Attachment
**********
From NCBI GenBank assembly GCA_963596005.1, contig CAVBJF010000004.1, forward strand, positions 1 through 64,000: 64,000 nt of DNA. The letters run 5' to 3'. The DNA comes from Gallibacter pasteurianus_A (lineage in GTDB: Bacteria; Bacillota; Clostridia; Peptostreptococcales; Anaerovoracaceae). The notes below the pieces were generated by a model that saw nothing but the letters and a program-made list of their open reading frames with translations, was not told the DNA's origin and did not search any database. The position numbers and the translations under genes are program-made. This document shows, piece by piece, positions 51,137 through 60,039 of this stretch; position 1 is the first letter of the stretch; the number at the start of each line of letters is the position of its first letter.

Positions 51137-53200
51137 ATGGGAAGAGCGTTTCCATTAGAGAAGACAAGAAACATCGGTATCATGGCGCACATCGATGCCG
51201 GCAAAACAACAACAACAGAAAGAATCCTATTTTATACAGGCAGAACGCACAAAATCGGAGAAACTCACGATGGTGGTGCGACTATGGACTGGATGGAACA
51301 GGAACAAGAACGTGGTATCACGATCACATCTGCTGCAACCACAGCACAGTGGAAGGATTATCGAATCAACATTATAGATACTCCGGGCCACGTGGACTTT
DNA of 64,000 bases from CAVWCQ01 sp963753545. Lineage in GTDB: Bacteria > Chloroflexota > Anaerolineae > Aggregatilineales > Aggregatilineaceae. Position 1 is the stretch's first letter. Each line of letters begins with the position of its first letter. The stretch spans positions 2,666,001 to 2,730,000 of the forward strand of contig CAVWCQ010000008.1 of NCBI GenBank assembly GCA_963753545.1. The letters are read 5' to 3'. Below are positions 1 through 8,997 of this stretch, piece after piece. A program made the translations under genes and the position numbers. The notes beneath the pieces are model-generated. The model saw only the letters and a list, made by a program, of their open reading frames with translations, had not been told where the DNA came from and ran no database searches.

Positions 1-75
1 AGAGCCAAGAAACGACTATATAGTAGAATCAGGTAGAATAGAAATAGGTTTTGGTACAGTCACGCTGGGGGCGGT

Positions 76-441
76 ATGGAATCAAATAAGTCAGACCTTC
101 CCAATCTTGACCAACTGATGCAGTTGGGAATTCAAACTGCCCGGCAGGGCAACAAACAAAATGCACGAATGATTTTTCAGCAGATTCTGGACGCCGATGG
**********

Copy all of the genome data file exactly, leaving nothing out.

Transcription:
From NCBI GenBank assembly GCA_963596005.1, contig CAVBJF010000004.1, forward strand, positions 1 through 64,000: 64,000 nt of DNA. The letters run 5' to 3'. The DNA comes from Gallibacter pasteurianus_A (lineage in GTDB: Bacteria; Bacillota; Clostridia; Peptostreptococcales; Anaerovoracaceae). The notes below the pieces were generated by a model that saw nothing but the letters and a program-made list of their open reading frames with translations, was not told the DNA's origin and did not search any database. The position numbers and the translations under genes are program-made. This document shows, piece by piece, positions 51,137 through 60,039 of this stretch; position 1 is the first letter of the stretch; the number at the start of each line of letters is the position of its first letter.

Positions 51137-53200
51137 ATGGGAAGAGCGTTTCCATTAGAGAAGACAAGAAACATCGGTATCATGGCGCACATCGATGCCG
51201 GCAAAACAACAACAACAGAAAGAATCCTATTTTATACAGGCAGAACGCACAAAATCGGAGAAACTCACGATGGTGGTGCGACTATGGACTGGATGGAACA
51301 GGAACAAGAACGTGGTATCACGATCACATCTGCTGCAACCACAGCACAGTGGAAGGATTATCGAATCAACATTATAGATACTCCGGGCCACGTGGACTTT
DNA of 64,000 bases from CAVWCQ01 sp963753545. Lineage in GTDB: Bacteria > Chloroflexota > Anaerolineae > Aggregatilineales > Aggregatilineaceae. Position 1 is the stretch's first letter. Each line of letters begins with the position of its first letter. The stretch spans positions 2,666,001 to 2,730,000 of the forward strand of contig CAVWCQ010000008.1 of NCBI GenBank assembly GCA_963753545.1. The letters are read 5' to 3'. Below are positions 1 through 8,997 of this stretch, piece after piece. A program made the translations under genes and the position numbers. The notes beneath the pieces are model-generated. The model saw only the letters and a list, made by a program, of their open reading frames with translations, had not been told where the DNA came from and ran no database searches.

Positions 1-75
1 AGAGCCAAGAAACGACTATATAGTAGAATCAGGTAGAATAGAAATAGGTTTTGGTACAGTCACGCTGGGGGCGGT

Positions 76-441
76 ATGGAATCAAATAAGTCAGACCTTC
101 CCAATCTTGACCAACTGATGCAGTTGGGAATTCAAACTGCCCGGCAGGGCAACAAACAAAATGCACGAATGATTTTTCAGCAGATTCTGGACGCCGATGG